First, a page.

Sexual violence prevention practitioners have come to realize the importance of shifting the frame to promote “what we want,” namely sexual health. In the same way, sexual health promotion practitioners have expanded their lenses to include sexual violence prevention. An example of effective work to bridge the gap between traditional sexual violence prevention and sexual health promotion is Oregon’s Youth Sexual Health Plan. The 2009 plan is receiving national accolades, as highlighted in this recent Lund Report article.
Oregon’s plan includes five goals for sexual health:
- that youth make thoughtful choices about relationships and sexual health
- that sexual health inequities are eliminated
- that rates of unintended teen pregnancy are reduced
- that rates of sexually transmitted infection are reduced
- that non-consensual sexual behaviors are reduced
As the Lund report article points out, sexual health programs geared toward youth have historically only emphasized two of those goals – reducing the number of sexually transmitted diseases and the number of teen pregnancies.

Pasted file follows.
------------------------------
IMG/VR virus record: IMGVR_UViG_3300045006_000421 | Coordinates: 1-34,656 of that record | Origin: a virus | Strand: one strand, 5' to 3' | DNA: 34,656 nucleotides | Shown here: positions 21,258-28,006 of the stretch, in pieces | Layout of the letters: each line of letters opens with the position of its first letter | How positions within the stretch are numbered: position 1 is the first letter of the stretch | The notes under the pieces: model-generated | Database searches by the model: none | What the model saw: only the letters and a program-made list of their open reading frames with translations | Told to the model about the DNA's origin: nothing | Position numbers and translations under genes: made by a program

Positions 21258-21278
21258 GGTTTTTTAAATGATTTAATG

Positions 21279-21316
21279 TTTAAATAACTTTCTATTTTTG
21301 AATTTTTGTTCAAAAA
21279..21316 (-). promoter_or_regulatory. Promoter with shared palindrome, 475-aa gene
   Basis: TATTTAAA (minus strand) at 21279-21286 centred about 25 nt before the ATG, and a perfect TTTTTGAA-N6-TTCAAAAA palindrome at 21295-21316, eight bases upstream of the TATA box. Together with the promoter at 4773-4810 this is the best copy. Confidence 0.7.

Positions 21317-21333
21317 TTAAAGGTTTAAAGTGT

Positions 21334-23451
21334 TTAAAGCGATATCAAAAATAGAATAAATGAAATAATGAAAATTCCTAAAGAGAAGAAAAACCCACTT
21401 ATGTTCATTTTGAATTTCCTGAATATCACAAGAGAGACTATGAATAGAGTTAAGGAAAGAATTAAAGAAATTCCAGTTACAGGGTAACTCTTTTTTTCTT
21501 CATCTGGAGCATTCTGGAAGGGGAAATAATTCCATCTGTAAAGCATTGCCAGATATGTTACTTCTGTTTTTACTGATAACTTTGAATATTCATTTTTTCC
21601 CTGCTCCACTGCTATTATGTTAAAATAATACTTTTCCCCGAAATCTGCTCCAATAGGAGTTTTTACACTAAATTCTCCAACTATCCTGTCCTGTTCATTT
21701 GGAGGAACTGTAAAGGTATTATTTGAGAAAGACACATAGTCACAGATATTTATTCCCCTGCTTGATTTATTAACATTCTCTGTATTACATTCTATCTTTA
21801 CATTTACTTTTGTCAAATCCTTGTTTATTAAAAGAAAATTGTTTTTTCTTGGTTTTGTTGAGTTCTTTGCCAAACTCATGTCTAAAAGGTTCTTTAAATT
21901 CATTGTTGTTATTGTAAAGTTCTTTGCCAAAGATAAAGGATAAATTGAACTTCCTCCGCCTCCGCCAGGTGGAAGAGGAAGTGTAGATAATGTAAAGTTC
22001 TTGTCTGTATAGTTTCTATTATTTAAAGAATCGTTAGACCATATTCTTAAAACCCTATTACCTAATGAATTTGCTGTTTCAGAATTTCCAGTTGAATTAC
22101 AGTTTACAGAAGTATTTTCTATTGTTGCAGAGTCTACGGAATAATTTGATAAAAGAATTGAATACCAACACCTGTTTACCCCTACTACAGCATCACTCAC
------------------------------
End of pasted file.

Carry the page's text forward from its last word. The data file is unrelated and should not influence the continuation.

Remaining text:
“It really looks at sexual health as something other than just disease intervention, just preventing pregnancy or just preventing STDs,” Smith (National Coalition of STD Directors) said.
I encourage prevention practitioners to join the sexual health promotion community and to invite sexual health promotion practitioners to join our communities. As the most recent co-chair of Oregon’s Youth Sexual Health Partnership, the group that created and that is charged with implementing Oregon’s Youth Sexual Health plan, I assure you that doing so makes all the difference for a comprehensive youth sexual health approach that includes sexual violence prevention.